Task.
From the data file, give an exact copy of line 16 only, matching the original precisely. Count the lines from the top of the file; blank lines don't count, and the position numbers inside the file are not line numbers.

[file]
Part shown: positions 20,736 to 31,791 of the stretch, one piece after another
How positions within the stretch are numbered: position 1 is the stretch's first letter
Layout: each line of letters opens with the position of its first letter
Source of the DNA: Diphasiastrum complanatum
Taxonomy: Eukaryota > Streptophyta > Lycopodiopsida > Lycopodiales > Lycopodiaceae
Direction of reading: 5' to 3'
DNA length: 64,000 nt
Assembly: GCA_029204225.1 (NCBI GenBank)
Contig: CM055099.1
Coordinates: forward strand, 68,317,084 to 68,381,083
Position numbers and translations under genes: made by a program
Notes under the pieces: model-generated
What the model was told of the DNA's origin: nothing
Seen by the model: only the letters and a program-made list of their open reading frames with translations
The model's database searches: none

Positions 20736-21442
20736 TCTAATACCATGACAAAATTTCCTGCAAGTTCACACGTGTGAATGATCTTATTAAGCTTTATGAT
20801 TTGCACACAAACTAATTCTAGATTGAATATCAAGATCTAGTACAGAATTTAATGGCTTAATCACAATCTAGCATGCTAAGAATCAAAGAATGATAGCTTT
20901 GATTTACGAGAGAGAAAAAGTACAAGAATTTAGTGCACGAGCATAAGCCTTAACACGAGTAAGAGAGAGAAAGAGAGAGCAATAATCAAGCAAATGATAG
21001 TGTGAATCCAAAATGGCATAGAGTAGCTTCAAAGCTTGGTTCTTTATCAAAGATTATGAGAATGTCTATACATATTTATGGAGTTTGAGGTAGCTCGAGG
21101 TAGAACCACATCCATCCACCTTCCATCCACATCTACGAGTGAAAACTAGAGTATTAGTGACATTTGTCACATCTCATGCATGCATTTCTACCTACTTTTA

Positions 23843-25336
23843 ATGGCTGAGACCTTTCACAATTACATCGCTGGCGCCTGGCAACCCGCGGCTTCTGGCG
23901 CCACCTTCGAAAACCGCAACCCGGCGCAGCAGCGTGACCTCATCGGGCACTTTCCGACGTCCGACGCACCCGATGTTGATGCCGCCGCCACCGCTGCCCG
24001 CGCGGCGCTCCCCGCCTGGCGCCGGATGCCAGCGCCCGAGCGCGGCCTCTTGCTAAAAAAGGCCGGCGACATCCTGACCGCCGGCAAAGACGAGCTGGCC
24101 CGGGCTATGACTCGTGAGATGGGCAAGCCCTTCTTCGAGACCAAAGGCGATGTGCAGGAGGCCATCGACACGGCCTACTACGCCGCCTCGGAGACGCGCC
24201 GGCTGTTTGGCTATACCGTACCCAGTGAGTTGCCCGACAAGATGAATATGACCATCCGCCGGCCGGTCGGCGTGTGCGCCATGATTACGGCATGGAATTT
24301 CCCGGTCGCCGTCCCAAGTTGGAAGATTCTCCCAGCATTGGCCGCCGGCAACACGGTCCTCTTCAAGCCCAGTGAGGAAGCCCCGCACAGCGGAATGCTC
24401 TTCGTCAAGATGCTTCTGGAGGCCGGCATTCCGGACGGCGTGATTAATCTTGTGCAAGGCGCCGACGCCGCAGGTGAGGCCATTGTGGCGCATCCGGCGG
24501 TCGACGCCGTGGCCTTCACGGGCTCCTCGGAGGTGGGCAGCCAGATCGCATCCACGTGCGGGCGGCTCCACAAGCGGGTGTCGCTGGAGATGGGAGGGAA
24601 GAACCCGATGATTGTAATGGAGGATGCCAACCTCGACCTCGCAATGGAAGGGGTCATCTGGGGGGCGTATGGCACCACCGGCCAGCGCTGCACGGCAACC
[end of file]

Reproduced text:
Positions 20736-21442